This can be seen in a pay-off matrix. Where there are two individuals making separate choices to defect by privatizing benefits and commonizing costs, or to cooperate and refrain from personal gain in order to preserve a resource. If Individual A decides to preserve water while Individual B does not then Individual A will only receive $20 while Individual B gains $80. This is true vice versa if Individual B decides to preserve water and Individual A decides to extract. Both individuals have an incentive to defect and extract water to gain $50, so as rational consumers they will extract water.[4] However, if neither party extracted water then they would actually gain $50 more in profit.[4] This is a case of the Prisoner’s Dilemma.[5] However, unlike the Prisoner’s Dilemma that only has two people, CC–PP Game is an aggregate of many individuals, making it harder to see the effects of a single person’s decisions.[5]

Real Life Examples[edit]

Fisheries[edit]

Fisheries are a prime example of the CC–PP Game. Companies gain a profit for every fish that they catch and are incentivized to continue catching fish. However, their overfishing depletes the amount of fish in the ocean, hurting the environment and other individuals. All individuals pay for the cost of a decrease in the amount of fish.

Mining[edit]

Mining companies participate in the CC–PP Game by depleting their worker’s health.[1] Hardin argues that the owners of mining companies profit from their workers, while workers suffer the negative health effects of mining such as respiratory damage, chronic lead poisoning, mercury poisoning, black lung disease, and poisoning by radon gas in uranium mines.[1] Hardin states, "Until the development of nationalized schemes of compensation in the twentieth century the costs of deteriorated health were "paid" by the miner himself, partly in medical bills but even more in reduced capacity to work and enjoy life."[1]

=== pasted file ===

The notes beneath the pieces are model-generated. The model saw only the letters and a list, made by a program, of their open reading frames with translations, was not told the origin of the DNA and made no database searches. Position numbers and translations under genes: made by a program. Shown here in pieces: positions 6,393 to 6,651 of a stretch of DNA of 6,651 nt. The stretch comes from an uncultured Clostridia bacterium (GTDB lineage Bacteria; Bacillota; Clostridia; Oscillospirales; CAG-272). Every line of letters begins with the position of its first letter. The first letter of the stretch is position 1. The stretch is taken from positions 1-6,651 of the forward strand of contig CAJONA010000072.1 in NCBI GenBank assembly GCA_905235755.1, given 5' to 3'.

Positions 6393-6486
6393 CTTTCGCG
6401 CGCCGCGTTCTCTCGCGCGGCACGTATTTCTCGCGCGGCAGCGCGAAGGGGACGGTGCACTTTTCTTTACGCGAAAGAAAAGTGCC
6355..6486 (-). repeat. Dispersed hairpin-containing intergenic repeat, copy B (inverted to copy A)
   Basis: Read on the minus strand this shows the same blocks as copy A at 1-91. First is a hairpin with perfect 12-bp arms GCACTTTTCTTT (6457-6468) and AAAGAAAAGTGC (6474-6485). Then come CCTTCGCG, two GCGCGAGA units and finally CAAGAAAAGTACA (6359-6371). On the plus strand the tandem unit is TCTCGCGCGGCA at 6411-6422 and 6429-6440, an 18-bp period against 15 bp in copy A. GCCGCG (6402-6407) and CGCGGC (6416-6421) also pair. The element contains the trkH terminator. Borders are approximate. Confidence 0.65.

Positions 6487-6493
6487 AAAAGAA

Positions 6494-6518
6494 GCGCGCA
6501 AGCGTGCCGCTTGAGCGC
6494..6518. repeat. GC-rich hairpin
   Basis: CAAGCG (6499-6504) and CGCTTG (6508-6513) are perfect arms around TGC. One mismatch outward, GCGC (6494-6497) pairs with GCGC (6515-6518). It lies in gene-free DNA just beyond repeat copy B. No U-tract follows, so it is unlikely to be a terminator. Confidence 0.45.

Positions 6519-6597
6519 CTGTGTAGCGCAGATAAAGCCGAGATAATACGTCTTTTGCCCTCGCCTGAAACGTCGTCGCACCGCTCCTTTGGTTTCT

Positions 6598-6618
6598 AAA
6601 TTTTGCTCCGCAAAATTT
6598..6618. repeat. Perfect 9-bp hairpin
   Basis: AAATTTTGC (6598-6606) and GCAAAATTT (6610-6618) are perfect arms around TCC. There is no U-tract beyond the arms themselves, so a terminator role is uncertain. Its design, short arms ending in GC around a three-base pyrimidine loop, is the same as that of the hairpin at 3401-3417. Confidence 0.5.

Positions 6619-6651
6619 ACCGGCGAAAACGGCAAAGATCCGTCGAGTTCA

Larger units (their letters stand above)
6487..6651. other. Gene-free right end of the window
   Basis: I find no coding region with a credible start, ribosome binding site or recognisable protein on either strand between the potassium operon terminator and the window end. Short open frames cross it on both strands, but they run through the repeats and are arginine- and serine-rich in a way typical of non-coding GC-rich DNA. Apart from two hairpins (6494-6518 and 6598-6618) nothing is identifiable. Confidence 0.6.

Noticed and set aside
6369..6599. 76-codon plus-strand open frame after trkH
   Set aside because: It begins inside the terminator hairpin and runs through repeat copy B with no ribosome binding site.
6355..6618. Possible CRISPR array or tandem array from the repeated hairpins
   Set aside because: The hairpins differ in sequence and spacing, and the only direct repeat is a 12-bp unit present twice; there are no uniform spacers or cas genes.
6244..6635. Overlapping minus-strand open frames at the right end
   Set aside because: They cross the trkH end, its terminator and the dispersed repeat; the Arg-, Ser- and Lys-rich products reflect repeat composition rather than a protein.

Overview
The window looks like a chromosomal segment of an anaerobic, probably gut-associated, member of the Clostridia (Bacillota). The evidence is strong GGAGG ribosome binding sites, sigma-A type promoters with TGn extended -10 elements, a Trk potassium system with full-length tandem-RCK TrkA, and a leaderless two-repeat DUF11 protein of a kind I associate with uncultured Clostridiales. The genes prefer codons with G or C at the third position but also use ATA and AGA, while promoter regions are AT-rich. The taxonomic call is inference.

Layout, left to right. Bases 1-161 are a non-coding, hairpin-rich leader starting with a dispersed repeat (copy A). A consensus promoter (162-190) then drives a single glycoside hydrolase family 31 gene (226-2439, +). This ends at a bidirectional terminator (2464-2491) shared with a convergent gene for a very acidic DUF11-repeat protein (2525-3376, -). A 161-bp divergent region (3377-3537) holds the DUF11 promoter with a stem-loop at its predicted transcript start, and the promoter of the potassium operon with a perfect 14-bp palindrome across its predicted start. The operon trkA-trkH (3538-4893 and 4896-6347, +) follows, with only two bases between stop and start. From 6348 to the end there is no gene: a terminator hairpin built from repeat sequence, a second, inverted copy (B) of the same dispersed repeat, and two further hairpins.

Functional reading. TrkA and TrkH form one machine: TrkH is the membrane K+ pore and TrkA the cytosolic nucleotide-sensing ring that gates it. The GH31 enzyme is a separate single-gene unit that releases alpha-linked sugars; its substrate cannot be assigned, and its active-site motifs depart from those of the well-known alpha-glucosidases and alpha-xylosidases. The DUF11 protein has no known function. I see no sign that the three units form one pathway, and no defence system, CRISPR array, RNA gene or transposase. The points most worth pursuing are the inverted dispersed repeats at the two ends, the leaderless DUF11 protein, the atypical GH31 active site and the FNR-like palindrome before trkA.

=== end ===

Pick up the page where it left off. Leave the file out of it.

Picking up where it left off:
Intangible Assets[edit]

Hardin also included "intangible assets" such as “worker safety, stabilizing the cost of healthcare, and economic efficiency" as instances of tragedy of the commons.[5] These assets can also deteriorate if individuals choose to privatize benefits and communize costs.

Policy Applications[edit]

Hardin proposed several solutions to the CC–PP Game in his books and essays.

In Hardin’s early works, he expressed his belief that they only way to protect natural resources was by limiting individual’s freedoms.[5] He stated that preserving the commons would only be possible by “mutual coercion, mutually agreed upon.”[5] Today, this would be considered command and control regulation. Hardin believed that individuals needed regulation or systems in place to force them to stop depleting resources. He rejected the option of people volunteering to not ruin common goods because of individual's lack of will power and lack of incentives to limit themselves. He believed that voluntary self-restraint was not a solution to avoiding the tragedy of the commons.[5]

However later in his career, Hardin argued that a strict individual responsibility could preserve the commons.[5] He described systems of accountability for policy makers in order to preserve the commons for their constituents. This puts the responsibility for preserving the commons onto the political system.[5]

Ideally Hardin wanted all costs and benefits to be privatized.[5] John D. Aram argues that Hardin would be in favor of a flat tax structure and elimination of public subsidies.[5]

See also[edit]

References[edit]

  1. ^ a b c d e f g Hardin, G. (1985). Filters Against Folly, How to Survive despite Economists, Ecologists, and the Merely Eloquent, Viking Penguin, ISBN 0-670-80410-X
  2. ^ Hardin, G. (1968). The Tragedy of the Commons. Science 162, 1243–1248. doi:10.1126/science.162.3859.1243
  3. ^ 1915-2003., Hardin, Garrett, (1993). Living within limits : ecology, economics, and population taboos. New York: Oxford University Press. ISBN 0195093852. OCLC 26586955. 
  4. ^ a b c d e f g h Loaiciga, Hugo (April 2004). "Analytic game—theoretic approach to ground-water extraction". Journal of Hydrology. 297, Iss. 1-4: 22–33 – via ScienceDirect. 
  5. ^ a b c d e f g h i j k l m n Aram, John (April 1989). "The Paradox Of Interdependent Relations In The Field Of Social Issues in Management". The Academy of Management Review. 14, Iss. 2: 266–283 – via ProQuest.